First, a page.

The Nice
(The Thoughts Of Emerlist Davjack /  Ars Longa Vita Brevis/ The Nice)

These CD's two double sets and one single CD contain the complete recorded works of progressive rock pioneers The Nice recorded in their brief lifetime between 1967 and 1969.

The Nice were assembled in May 1967 by Rolling Stones manager Andrew Loog Oldham to act as a backing band for his protégé, the American singer PP Arnold then resident in England who at that time was having a hit with her impassioned version of the Cat Stevens song "The First Cut Is The Deepest". First to be recruited were organist Keith Emerson and bass player Lee Jackson who had been playing together in rhythm and blues Gary Farr and The T-Bones. The drummer Ian Hague had been backing another of Oldhams acts Chris Farlowe. The guitarist Davey O'List was a teenage whizz kid who had been playing in psychedelic pop hopefuls The Attack. It soon became apparent that the band were too good to be consigned to back up duties and after performing in their own right at the Annual National Jazz and Blues Festival in Windsor and going down a storm with a show climaxing with smoke bombs, rockets and thunder flashes, Oldham thought that the band had massive potential and signed them in their own right to his Immediate label. The band soon garnered a reputation as an exciting live act and acquired a cult following which led to the band recording their debut session for John Peels Top Gear on the then new Radio One. By this stage drummer Ian Hague had fallen by the wayside and was replaced by Brian 'Blinky' Davison, formerly a colleague of O'Lists in the Attack.

In the Autumn of 1967 the Nice broke off from their frantic touring schedule to go in to Olympic Studios to record. Their first single was issued in November entitled "The Thought Of Emerlist Davjack (I Think About It)" featuring a rare lead vocal from the songs main writer Dave O'List. The song was a poppy harmony effort which attracted good reviews but little in the way of sales. The bands debut album, names after the single was released in 1968 after a year of delay cause by Immediate's financial problems. The album is regarded on the one hand as being the one which kick started the Progressive Rock Movement and on the other as being a contender for the title of one of the best albums of the British psychedelic era. Either of those titles doesn't do justice to the bands musical style. Emerson was the undisputed star of the group playing organ, piano and harpsichord and bringing a myriad of influences to his playing jazz, boogie, and of course classical. The eight minute long "Rondo" fused Dave Bribecks jazz standard "Blue Rondo A La Turke" with Bachs "Toccata & Fugue". Whilst waiting for the delayed album to be released the band recorded an instrumental version of "America by Leonard Barnstein from the musical West Side Story for single release which was the bands sole hit single and is included as one of the bonus tracks on this 2 CD version of the album. Another classically influenced track is the band composed "War And Peace, White Bonnie K" sounds influenced by Jimi Hendrix's "Purple Haze". The second disc of the first album includes alternative versions of some of the album tracks and several tracks recorded for BBC Sessions. Also included is a promo 7" sampler for the album with snippets of tracks and commentary by John Peel urging everybody to go and buy the record. Unfortunately the album failed to become a big seller.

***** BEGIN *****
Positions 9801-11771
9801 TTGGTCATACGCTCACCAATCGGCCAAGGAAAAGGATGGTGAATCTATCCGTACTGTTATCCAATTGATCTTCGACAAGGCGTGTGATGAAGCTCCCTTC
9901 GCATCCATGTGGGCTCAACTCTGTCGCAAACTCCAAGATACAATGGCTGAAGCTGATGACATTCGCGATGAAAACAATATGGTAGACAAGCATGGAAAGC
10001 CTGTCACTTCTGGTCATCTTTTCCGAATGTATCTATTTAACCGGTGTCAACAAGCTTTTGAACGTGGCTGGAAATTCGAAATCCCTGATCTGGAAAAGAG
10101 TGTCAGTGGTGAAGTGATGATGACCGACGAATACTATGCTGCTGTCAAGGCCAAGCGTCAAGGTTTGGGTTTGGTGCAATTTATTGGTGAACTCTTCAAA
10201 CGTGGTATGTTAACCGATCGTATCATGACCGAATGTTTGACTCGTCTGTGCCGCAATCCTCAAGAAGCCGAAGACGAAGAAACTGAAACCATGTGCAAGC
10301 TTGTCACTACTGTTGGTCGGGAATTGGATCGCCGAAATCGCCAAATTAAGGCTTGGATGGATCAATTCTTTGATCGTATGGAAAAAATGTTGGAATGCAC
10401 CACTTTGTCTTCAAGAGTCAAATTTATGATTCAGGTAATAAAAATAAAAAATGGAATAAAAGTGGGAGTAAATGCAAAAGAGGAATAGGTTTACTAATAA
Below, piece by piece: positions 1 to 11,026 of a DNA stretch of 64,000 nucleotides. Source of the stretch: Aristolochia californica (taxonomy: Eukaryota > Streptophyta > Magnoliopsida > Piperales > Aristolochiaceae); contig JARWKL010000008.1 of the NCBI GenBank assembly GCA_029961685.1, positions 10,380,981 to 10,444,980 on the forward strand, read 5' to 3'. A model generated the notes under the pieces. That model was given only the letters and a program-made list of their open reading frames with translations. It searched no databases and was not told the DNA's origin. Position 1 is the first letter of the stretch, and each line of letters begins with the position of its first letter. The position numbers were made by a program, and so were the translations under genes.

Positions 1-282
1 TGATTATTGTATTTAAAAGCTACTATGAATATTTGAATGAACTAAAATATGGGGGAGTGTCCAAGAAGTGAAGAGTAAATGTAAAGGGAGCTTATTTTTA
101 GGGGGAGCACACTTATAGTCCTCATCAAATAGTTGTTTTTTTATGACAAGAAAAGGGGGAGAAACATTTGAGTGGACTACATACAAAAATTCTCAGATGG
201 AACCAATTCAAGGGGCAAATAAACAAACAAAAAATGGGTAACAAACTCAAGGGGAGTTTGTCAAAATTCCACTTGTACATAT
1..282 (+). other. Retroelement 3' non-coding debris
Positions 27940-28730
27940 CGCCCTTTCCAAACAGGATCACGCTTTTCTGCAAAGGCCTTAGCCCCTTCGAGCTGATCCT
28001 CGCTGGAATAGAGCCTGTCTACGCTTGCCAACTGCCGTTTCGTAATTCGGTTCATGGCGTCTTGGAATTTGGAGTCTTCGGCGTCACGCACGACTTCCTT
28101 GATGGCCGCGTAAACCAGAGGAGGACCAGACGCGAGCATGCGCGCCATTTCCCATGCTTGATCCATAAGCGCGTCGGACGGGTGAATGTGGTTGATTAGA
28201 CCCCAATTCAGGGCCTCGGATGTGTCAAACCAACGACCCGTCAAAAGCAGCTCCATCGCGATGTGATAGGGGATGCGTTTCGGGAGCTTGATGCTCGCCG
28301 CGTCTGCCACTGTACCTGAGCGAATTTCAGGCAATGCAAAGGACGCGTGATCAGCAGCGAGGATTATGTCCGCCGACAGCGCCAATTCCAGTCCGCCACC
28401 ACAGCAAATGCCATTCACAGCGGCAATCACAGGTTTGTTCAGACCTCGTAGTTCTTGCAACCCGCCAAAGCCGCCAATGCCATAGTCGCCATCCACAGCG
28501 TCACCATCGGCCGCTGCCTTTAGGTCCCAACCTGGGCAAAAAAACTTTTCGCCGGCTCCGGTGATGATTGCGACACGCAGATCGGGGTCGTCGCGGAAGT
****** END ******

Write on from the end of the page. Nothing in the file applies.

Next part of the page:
During the time of the recording sessions for the second album which started end of July in 1968, Emerson, Jackson and Davison were finding it hard to tolerate the erratic behaviour of guitarist O'List who had become unpredictable since allegedly having his drink spiked in Los Angeles by David Crosby and it was announced that he left the band due to "pressures of work". After auditioning several other guitarists the band decided to carry on without a guitarist allowing Keith Emerson to take full control. The second albums title was "Ars Longa Vita Brevis" roughly translated as "life is short art is long". The albums title  track is a 19 minute piece and the classical theme was also carried by the tracks Intermezzo from the Karelia Suite by Finnish composer Sibeluis, which at the time was used as the theme for a popular current affairs TV programme "This Week" and an adaptation of Bach's "Brandenberg Concerto" entitled "Brandenburger" which was released as a single but failed to chart.

By early 1969 they had acquired a reputation as an exciting and innovative band in their concert performances and seeing as the first two albums had failed to seal in huge numbers it was decided the third album would be one half studio and one half live. The live side consisted of an updated version of Rondo entitled "Rondo 69" and an eleven minute rendition of Bob Dylan's "She Belongs To Me" which had been part of the bands show since their formation in mid 1967. The studio side includes a version of Tim Hardins "Hang On To A Dream" which has a choral backing and the piano solo breaks out into a boogie and is certainly a highlight of the bands career. "For Example" includes a brass section comprised of some of the rising stars of the then jazz rock scene. The album was unqualified success and reached the Top 3 of the UK Album charts. By then though, the writing was on the wall. Emerson was becoming dissatisfied with the band particularly feeling the needed a stronger vocalist and would subsequently disband the Nice to form Emerson Lake And Palmer.

These three reissues are excellently packages with The Nice Story told by David Wells spaced out over the three CDs.

Derek McCann

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